The District Court concluded that SIPIC was correct in determining that the CD purchasers are not customers of the broker-dealer within the meaning of the Act, a prerequisite to coverage.
The Circuit Court affirmed. The critical question here, according to that Court, is whether those who purchased bank CD’s at the suggestion of the broker-dealer are customers for purposes of the Securities Investor Protection Act. A customer is generally defined as a person who has deposited cash with the broker for the purpose of purchasing securities. A claimant must generally demonstrate that the broker received or held the claimant’s property and that the transaction gave rise to the claim and contained the indicia of a fiduciary relationship between the customer and the broker.
In this case the purchasers of SIBL CDs are not customers within the meaning of the Act, the Court held. It is undisputed that the investors did not deposit cash with SGC. Since “SGC had no custody over the investors’ cash or securities, the investors do not qualify as SGC ‘customers’ under the ordinary operation of the statutory definition” the Court concluded.
The SEC argued, however, that given the interrelation of the Stanford operations, funds deposited with SIBL should be viewed as effectively on deposit with SGC – the entities should be viewed as one. This theory is grounded on the bankruptcy doctrine of “substantive consolidation” which, under equitable principles, would view the entities as one. Even assuming this is correct, the Court held, it does not support the position of the SEC since the CDs are a contractual investment in the entity which added to the capital of SIBL. Such instruments are excluded from coverage under the Act. While the plight of these investors is unfortunate, the Court noted, they are not covered by the statute.
Unauthorized transactions: The Australian Securities & Investment Commission banned financial adviser Adam David Joyner from providing financial services. The regulator found that Mr. Joyner had used client funds for purposes other than as instructed, had failed to implement trades and tried to cover-up his conduct. He caused client losses of over $1 million.
Investment fund fraud: Criminal charges were initiated against Frederick L. Hansen, formerly a director of Global Rule Pty Ltd, following an investigation by the ASIC. The agency had a receiver appointed for the company and found that Global Rule had raised about $16.3 million from 170 investors with promises of returns at 21.6% from early 2009 to the fall of 2010. Mr. Hansen is facing criminal charges which carry a maximum of 12 years in prison.
Misappropriation: The Securities and Futures Commission revoked the licenses of Union Securities Limited and its two responsible officers, Ma Kin Chung and Cheng Tai Ha. The two individuals were also banned for life from the securities business. The action is based on the misappropriation of $400,000 from two clients who deposited funds with the firm for securities trading. Both individuals have fled Hong Kong.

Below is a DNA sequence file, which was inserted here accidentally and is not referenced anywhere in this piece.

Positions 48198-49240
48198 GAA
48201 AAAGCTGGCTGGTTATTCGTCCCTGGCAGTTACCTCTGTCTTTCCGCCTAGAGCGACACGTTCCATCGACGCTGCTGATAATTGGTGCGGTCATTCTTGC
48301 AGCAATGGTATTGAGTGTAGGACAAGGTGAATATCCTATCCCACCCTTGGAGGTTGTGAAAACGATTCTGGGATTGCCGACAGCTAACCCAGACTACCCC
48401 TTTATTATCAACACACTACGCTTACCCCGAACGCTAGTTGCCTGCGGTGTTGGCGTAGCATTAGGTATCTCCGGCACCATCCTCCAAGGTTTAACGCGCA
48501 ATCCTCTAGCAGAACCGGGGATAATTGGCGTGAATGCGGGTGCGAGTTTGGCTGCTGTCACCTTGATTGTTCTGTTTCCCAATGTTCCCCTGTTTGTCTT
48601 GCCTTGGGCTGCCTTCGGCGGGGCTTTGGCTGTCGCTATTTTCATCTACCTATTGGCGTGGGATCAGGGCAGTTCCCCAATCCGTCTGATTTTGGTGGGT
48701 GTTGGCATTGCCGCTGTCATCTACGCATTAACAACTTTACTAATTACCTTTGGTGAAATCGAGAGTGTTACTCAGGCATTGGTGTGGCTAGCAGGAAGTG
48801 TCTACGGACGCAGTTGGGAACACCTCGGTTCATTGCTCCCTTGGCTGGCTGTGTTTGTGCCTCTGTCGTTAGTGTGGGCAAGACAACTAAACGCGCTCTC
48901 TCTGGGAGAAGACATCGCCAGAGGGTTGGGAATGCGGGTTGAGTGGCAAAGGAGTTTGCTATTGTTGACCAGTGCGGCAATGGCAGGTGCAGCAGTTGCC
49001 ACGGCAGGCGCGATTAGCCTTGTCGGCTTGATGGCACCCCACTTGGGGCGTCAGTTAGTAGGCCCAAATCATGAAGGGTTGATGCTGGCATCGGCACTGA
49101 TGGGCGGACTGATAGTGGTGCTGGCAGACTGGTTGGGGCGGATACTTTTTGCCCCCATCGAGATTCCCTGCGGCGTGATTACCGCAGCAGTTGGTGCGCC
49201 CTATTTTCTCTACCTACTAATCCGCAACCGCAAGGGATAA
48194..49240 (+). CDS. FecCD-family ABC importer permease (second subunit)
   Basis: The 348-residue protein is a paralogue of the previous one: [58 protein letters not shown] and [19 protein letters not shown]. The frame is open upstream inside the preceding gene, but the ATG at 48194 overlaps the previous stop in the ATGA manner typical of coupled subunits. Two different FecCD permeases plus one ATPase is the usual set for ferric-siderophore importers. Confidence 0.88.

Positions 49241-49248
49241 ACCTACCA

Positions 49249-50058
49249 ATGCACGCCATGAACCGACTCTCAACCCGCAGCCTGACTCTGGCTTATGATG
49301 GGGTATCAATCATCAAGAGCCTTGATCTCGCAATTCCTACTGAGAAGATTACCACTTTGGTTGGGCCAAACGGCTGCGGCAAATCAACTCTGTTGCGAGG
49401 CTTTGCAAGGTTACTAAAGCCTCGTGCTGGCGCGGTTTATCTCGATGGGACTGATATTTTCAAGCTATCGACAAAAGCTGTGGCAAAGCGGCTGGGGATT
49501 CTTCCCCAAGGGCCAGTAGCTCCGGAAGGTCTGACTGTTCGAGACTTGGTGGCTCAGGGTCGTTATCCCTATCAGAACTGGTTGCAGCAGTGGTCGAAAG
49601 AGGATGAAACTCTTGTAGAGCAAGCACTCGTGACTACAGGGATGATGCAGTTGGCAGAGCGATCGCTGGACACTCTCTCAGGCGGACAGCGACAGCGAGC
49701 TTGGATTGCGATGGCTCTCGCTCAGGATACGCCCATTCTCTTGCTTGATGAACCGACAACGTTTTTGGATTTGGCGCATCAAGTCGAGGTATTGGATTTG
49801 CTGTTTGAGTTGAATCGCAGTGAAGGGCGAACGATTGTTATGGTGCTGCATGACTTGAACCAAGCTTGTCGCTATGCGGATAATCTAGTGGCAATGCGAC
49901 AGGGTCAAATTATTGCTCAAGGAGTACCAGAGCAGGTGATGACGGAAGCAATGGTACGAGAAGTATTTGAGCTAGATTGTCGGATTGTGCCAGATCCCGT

Manipulation: The SFC secured the conviction of registered representative Wong Pok Wang on 13 counts of manipulating the indicative equilibrium price or IED for eight derivate warrants and callable bull/bear contracts during the pre-opening session. The conduct took place from October 2010 to February 2011.
Asset freeze: The SFC obtained an injunction and freeze order over 107,290,000 shares of Hisense Kelson Electrical Holdings Ltd., up to a sum of $1.2 billion. The shares were held by, or for the benefit of Gu Chujun, the former chairman and CEO of Greencool Technologies Holdings Ltd. Hisense was an exchange listed company. The action is based on market misconduct by Mr. Chujun.
Corruption: The Serious Frauds Office charged Alstom Network UK Ltd. with three offenses of corruption. The charges are based on actions which took place from June 2000 to November 2006. They concern large transport projects in India, Poland and Tunisia. The investigation began with a report from the Attorney General in Switzerland concerning the Alstom Group.
Corruption: The SFO announced that Bruce Hall, formerly the CEO of Aluminium Bahrain B.S.C. or Alba, was sentenced to serve 16 months in prison on a charge of conspiracy to corrupt. The charges stem from his receipt from 2002 to 2005 of about £2.9 million in corrupt payments in connection with allowing a corrupt arrangement to continue in which Sheikh Isa bin Ali Al Khalifa, a member of the royal family, had been involved. Mr. Hall also has to pay a related confiscation order of over £3 million within seven days or face serving an additional term of 10 years in prison. His sentence was reduced for cooperation. U.S. enforcement authorities brought a related FCPA actions which resulted in payments that put the case at number 5 in the top ten largest FCPA settlements. U.S. v. Alcoa World Alumina LLC (W.D. Pa. Jan. 9, 2014); In the Matter of Alcoa, Inc., Adm. Proc. File No. 3-15673 (January 9, 2014).
Supervision: The Financial Conduct Authority used its suspension power for the first time, banning two subsidiaries of the Financial Group Limited from recruiting new appointed representatives and individual advisers for a period of four and a half months. The FCA found that from August 2008 through April 2013 the firm had a systematic weakness in the design and execution of its systems and controls and risk management framework. These failings were directly attributable to the firm’s cultural focus.
Investment fund scheme: The FCA commenced a criminal proceeding against Phillip Harold Boakes for 13 alleged offences related to an unauthorized forex investment scheme that took place between October 2004 and June 2013. The charges include fraud and theft.